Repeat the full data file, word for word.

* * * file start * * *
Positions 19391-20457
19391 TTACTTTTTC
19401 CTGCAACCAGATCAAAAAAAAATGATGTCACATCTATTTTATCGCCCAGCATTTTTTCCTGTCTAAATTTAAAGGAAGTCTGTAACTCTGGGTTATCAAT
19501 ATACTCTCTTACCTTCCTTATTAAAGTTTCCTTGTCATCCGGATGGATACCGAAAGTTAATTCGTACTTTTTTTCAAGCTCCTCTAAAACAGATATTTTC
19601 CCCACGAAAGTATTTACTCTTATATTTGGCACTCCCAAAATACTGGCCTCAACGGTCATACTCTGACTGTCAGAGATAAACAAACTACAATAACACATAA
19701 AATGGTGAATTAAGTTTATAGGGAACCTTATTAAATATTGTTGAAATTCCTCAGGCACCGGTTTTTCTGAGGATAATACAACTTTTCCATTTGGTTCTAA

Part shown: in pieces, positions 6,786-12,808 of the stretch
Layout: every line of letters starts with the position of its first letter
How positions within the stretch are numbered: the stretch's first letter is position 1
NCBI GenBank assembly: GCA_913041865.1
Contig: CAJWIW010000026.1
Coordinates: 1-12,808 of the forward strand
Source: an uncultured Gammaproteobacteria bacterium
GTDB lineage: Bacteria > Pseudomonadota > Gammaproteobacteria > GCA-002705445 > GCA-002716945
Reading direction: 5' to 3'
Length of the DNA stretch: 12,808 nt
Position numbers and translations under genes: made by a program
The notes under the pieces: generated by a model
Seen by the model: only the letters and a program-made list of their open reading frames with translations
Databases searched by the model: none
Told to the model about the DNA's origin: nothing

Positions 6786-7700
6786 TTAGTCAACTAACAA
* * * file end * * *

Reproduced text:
Positions 19391-20457
19391 TTACTTTTTC
19401 CTGCAACCAGATCAAAAAAAAATGATGTCACATCTATTTTATCGCCCAGCATTTTTTCCTGTCTAAATTTAAAGGAAGTCTGTAACTCTGGGTTATCAAT
19501 ATACTCTCTTACCTTCCTTATTAAAGTTTCCTTGTCATCCGGATGGATACCGAAAGTTAATTCGTACTTTTTTTCAAGCTCCTCTAAAACAGATATTTTC
19601 CCCACGAAAGTATTTACTCTTATATTTGGCACTCCCAAAATACTGGCCTCAACGGTCATACTCTGACTGTCAGAGATAAACAAACTACAATAACACATAA
19701 AATGGTGAATTAAGTTTATAGGGAACCTTATTAAATATTGTTGAAATTCCTCAGGCACCGGTTTTTCTGAGGATAATACAACTTTTCCATTTGGTTCTAA

Part shown: in pieces, positions 6,786-12,808 of the stretch
Layout: every line of letters starts with the position of its first letter
How positions within the stretch are numbered: the stretch's first letter is position 1
NCBI GenBank assembly: GCA_913041865.1
Contig: CAJWIW010000026.1
Coordinates: 1-12,808 of the forward strand
Source: an uncultured Gammaproteobacteria bacterium
GTDB lineage: Bacteria > Pseudomonadota > Gammaproteobacteria > GCA-002705445 > GCA-002716945
Reading direction: 5' to 3'
Length of the DNA stretch: 12,808 nt
Position numbers and translations under genes: made by a program
The notes under the pieces: generated by a model
Seen by the model: only the letters and a program-made list of their open reading frames with translations
Databases searched by the model: none
Told to the model about the DNA's origin: nothing

Positions 6786-7700
6786 TTAGTCAACTAACAA